Sales of new autos in the United States last year should post their performance since 2007, despite a slight dip in December, according to published reports.

Expectations are 2013 sales will be 8% higher from the year before, totaling 15.6 million vehicles, which would be the best since 16.1 million in 2007.

For 2013, Ford had the greatest sales gain with an 11% increase from 2012, totaling 2.5 million cars, light trucks and SUVs. Chrysler saw a 9% hike, with sales of 1.8 million, while GM sales rose 7% to 2.8 million. Toyota also added 7%, with sales increasing to more than 2.2 million vehicles.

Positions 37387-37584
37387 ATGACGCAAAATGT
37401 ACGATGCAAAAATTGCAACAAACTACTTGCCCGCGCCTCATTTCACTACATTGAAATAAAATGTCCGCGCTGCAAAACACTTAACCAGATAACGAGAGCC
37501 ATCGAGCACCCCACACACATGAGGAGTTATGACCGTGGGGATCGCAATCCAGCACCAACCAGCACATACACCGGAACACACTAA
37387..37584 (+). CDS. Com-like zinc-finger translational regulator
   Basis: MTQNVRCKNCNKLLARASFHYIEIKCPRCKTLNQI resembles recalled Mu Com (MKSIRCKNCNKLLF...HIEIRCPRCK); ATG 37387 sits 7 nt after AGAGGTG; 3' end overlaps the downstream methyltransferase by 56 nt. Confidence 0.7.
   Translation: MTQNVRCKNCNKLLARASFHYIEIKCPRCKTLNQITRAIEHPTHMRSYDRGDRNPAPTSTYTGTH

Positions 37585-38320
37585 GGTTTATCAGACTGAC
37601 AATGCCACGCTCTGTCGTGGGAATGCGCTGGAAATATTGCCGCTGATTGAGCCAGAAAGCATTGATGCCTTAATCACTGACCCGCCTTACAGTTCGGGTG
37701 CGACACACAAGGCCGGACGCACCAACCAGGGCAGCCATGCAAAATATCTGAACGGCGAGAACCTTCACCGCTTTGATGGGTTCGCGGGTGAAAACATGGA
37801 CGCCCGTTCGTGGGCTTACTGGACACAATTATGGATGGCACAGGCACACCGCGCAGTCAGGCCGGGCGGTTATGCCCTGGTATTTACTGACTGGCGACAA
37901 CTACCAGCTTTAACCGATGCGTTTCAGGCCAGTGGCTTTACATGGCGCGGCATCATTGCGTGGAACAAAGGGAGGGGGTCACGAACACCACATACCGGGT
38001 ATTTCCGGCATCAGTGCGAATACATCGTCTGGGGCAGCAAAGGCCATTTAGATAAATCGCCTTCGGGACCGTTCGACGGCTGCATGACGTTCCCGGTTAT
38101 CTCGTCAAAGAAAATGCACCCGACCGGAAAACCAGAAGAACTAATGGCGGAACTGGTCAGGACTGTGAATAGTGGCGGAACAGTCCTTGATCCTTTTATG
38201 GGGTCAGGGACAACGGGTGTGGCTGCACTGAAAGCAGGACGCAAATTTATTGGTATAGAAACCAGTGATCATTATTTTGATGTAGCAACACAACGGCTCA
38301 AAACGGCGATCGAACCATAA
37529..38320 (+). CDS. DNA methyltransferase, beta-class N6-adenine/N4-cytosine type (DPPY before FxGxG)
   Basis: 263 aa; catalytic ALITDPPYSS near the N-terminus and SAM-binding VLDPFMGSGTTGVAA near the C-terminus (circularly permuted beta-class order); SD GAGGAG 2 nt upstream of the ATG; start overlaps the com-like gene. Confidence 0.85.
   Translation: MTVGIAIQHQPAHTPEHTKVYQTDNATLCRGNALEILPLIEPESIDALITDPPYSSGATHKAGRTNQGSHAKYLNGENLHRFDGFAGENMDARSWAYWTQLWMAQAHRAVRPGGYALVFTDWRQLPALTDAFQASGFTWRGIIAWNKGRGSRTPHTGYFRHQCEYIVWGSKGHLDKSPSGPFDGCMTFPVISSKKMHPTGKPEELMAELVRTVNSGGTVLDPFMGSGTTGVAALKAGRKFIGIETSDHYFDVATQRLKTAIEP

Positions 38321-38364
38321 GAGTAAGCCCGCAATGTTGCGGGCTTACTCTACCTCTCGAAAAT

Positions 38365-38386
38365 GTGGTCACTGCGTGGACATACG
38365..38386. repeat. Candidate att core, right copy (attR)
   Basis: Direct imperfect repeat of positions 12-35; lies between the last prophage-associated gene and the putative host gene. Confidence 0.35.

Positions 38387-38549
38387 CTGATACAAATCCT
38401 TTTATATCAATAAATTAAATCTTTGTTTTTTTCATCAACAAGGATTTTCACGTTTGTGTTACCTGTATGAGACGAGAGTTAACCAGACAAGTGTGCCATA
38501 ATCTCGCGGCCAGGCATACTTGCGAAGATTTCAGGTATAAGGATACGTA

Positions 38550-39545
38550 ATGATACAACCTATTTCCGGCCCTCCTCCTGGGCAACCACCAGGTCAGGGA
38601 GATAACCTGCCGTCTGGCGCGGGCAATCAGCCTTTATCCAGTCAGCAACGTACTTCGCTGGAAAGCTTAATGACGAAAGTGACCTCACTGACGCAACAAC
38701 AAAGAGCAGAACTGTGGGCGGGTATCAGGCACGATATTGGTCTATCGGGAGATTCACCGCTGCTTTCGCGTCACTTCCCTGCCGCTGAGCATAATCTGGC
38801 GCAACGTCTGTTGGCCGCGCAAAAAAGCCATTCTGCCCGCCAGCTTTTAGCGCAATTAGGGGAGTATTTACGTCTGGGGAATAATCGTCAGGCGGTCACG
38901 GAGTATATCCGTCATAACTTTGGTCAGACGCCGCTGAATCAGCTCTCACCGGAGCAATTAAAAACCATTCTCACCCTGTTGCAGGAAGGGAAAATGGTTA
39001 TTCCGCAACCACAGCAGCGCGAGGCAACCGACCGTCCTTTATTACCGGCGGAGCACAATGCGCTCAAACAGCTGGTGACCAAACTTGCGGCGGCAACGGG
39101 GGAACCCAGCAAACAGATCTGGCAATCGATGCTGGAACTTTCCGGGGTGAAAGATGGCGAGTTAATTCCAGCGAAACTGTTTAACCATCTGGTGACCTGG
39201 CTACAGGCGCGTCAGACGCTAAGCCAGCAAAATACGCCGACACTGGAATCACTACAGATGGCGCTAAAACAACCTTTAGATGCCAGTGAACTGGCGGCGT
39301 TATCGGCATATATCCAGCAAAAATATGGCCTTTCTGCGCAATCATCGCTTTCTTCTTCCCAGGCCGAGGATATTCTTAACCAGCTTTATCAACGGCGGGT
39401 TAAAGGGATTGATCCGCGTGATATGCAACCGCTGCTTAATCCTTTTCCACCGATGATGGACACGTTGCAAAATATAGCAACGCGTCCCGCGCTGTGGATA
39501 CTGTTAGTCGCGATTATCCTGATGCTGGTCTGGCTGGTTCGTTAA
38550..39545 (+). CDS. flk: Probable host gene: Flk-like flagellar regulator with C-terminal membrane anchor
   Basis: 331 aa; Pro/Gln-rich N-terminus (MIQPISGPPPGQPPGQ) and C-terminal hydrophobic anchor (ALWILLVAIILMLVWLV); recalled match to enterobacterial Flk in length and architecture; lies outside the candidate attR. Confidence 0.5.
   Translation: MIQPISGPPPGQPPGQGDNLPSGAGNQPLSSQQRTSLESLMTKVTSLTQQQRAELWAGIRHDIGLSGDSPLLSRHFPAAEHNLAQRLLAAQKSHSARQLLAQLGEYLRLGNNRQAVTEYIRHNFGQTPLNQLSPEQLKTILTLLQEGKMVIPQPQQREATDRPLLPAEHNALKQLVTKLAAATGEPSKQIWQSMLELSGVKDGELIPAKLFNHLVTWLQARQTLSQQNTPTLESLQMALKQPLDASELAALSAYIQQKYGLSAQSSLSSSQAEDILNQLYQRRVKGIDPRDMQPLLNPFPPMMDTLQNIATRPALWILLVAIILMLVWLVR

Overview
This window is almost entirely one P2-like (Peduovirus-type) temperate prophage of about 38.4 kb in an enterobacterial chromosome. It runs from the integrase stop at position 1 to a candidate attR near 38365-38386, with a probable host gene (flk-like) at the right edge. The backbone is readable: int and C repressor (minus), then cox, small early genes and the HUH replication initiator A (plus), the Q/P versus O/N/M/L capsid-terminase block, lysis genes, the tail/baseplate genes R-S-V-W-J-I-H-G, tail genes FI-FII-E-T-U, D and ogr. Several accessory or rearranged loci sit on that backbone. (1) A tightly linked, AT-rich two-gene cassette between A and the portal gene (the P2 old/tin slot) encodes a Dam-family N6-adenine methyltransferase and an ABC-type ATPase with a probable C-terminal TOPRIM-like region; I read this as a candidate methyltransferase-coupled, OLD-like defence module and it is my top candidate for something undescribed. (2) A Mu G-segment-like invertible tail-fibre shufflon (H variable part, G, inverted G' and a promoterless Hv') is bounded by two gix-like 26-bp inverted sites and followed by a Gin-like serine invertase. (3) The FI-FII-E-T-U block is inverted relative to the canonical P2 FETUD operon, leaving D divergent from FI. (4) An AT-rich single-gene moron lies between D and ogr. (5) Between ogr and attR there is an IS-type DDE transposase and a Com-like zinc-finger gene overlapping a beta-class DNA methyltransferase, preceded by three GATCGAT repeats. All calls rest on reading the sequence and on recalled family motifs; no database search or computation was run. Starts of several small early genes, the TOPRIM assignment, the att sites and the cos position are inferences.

In contrast December sales for Ford, GM, Toyota and Volkswagen were regarded as disappointing while Chrysler saw a 6% increase, its best December in six years. Some believe there were December sales that were pulled into November because of the four-day Thanksgiving weekend and December sales were likely hurt by severe weather in parts of the country.

Analysts are mixed when it comes to expected sales increases for 2014, with some predicting a continuation of a yearly hike of more than a million vehicles, which has happened annually since 2009, while others see it slowing to a still respectable 400,000 increase.

“The auto industry was a consistent bright spot in the economic recovery throughout 2013,” says Bill Fay, Toyota division group vice president and general manager.  “We expect the economy will continue to gain strength in 2014, with car sales rising to pre-recession levels.”